Lawmakers begin probe of government response to snowstorm

Home Front Preparedness chairman Eli Yishai says "system did not work properly"; committees to investigate failures, including of Electric Company.

Eli Yishai at the President's residence 370 (photo credit: Marc Israel Sellem/The Jerusalem Post)
Eli Yishai at the President's residence 370
(photo credit: Marc Israel Sellem/The Jerusalem Post)
Lawmakers announced plans to conduct a thorough investigation of the government response to last week’s snowstorm and present their report to Prime Minister Binyamin Netanyahu, a joint panel of Knesset Interior Committee and Knesset Subcommittee for Home Front Preparedness members announced Tuesday.
The two committees met in the first of a series of hearings they plan to hold on the issue.
“MKs still see the storm’s damages and it doesn’t make sense that residents of Jerusalem and other places remain under siege in their homes without electricity or heat,” Knesset Interior Committee chairwoman Miri Regev (Likud Beytenu) said. “It seems like there was no body coordinating all aid activities and repairs to infrastructure.”
Knesset Subcommittee for Home Front Preparedness chairman Eli Yishai (Shas), who faced criticism for his handling of the 2010 Carmel Fire when he was interior minister, said the system did not work properly and citizens of Israel deserve the best service.
Head of Operations for police, Brig.-Gen. Yossi Bechor, said Thursday night and Friday was a “nightmare.”
At midnight Thursday, people began calling for help because their cars were stuck in the snow, and the police sent all the jeeps it could – some of which were rented in advance in anticipation of the storm – to the road to Jerusalem to help.
“We didn’t expect such a powerful storm. It was the worst night the police had in recent years. Police officers ran with babies in their hands,” Bechor said.
Regev pointed out: “You already knew there was going to be a storm on Wednesday. Why didn’t you bring heavy equipment to the roads leading to Jerusalem and Safed in advance? What is the police missing now?” Bechor responded that the first lesson the police learned is that they should make the appropriate equipment available ahead of storms.
“Israel has one body with an expertise on helping the home front, the Home Front Defense Command. Why didn’t they act?” MK Nachman Shai (Labor) asked.
Home Front Defense Ministry director-general Dan Ronen said his office is in charge of all national emergency authorities, but the police are in charge of operative actions during an emergency.
Ronen added that he called all of the ministry’s workers in and opened a national emergency center at 2 a.m. Friday.
“The minute the ministry acted, everyone who needed food or blankets got it,” Ronen claimed.
MK Nissim Ze’ev (Shas) said that “the authorities did their best, but after four days, some people still can’t leave their homes. People froze in their cars, a bus stood in the Harel Interchange [outside Mevasseret] for 11 hours until help came.”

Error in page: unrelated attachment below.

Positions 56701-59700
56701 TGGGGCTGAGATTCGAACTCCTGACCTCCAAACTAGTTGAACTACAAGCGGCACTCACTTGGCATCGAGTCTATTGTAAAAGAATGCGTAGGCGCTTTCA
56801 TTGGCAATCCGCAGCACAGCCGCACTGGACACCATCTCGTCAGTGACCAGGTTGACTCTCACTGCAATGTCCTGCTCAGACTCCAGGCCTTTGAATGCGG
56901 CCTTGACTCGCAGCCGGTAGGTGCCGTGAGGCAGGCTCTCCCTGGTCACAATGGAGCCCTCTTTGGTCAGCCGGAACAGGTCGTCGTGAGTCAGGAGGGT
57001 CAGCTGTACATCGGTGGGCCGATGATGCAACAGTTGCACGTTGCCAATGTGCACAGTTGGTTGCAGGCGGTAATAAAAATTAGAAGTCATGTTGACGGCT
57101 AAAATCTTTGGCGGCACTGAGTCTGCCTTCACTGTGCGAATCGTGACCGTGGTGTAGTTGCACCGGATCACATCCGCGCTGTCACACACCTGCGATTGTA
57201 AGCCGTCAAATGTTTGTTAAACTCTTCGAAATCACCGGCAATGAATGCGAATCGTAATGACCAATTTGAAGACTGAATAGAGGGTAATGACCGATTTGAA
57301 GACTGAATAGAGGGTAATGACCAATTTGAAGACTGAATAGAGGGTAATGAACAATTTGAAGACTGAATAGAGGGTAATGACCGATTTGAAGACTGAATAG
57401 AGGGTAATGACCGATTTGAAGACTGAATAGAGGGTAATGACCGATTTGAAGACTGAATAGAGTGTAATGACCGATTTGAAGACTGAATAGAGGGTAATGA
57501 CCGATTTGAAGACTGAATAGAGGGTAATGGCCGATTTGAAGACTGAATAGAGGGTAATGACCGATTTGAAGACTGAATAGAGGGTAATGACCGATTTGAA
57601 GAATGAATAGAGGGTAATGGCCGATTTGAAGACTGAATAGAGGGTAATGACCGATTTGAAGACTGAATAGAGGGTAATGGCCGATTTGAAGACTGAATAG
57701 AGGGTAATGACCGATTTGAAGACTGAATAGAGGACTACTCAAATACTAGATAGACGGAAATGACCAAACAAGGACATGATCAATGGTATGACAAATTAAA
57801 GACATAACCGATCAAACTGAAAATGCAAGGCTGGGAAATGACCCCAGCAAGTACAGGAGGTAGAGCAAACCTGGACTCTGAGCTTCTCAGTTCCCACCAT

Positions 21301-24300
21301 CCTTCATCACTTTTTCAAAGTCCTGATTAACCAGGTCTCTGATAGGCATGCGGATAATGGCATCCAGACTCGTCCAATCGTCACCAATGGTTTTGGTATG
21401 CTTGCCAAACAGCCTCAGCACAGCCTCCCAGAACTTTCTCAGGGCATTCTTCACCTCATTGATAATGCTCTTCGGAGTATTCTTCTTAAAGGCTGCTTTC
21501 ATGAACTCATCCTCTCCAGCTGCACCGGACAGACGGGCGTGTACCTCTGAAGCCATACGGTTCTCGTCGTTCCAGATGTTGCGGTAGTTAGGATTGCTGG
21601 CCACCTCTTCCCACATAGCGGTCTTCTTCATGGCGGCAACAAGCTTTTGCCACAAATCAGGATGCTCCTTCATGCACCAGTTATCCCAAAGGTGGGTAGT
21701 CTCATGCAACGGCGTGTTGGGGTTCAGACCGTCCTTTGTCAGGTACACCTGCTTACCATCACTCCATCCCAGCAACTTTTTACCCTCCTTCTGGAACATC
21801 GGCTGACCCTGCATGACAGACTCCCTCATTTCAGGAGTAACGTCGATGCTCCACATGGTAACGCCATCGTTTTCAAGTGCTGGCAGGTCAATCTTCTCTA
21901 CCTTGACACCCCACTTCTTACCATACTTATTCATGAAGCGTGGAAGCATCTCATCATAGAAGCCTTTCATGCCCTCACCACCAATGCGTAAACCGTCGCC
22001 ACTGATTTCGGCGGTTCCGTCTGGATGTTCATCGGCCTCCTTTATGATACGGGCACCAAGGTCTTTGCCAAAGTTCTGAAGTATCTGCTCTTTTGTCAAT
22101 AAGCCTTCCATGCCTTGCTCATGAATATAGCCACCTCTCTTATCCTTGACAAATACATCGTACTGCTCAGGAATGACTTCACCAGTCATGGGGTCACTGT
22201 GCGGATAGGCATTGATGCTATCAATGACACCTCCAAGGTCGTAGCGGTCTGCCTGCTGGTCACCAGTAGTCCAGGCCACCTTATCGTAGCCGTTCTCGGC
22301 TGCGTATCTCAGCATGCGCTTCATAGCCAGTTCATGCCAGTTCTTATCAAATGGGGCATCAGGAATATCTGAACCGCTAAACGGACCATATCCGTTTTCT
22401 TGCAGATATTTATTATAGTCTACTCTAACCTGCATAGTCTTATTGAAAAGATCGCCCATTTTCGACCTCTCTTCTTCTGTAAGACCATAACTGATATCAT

MKs were assigned different areas of research for the planned report on what lessons the government can learn from the storm. MK Yisrael Hasson (Kadima) will investigate the police response, while MK David Tsur (Hatnua) will look at Home Front Defense. MKs Hanna Swaid (Hadash), Ya’acov Asher (UTJ) and Hamed Amer (Likud Beytenu) will probe local government responses, focusing on Arab and haredi towns. MKs Yisrael Eichler (UTJ) and Rina Frenkel (Yesh Atid) will investigate rescue services, while MKs Nachman Shai (Labor), David Azoulay (Shas), Jamal Zahalka (Balad) and Uri Maklev (UTJ) will look into compensation for victims and information given to them.
In addition, opposition parties plan to table a vote on forming a Parliamentary Commission of Inquiry on the government response to the storm.
Also Tuesday, the Knesset Economics Committee examined how the Electric Company dealt with the many power outages caused by the snowstorm.
“Last weekend’s storm had an unusual result: Tens of thousands of families disconnected from electricity for many hours, some even for days,” Economics Committee chairman Avishay Braverman (Labor) pointed out. “I want to make sure the response was necessary and that the Electric Company prepared properly for the difficult weather conditions, but could not prevent the many blackouts.”
Electric Company chairman Yiftach Ron Tal apologized to those who still don’t have power and said the company is doing all it can to make sure everyone has electricity.
“At the height of the storm, 60,000 families lost power and now everyone has electricity except for a few hundred families. Everyone should get power today,” Tal stated.
The Electric Company is still in emergency mode, Tal added, and staff is traveling through Jerusalem and nearby towns to check where there are problems.
Braverman asked why only 50 out of 200 of the Electric Company’s generators were used, to which Tal said that, in most cases, they couldn’t be installed because the roads were blocked by snow or because of security concerns.
Tal added that the company cannot say what it learned from the experience, since it is still taking care of damage caused by the storm.
As for a proposal to install underground electric lines, Tal said it would cost billions and that the company would have to do a cost-benefit analysis. About half of the electric lines are underground, and it would cost NIS 25-30b. to move the rest of them, an Energy and Water Ministry representative explained.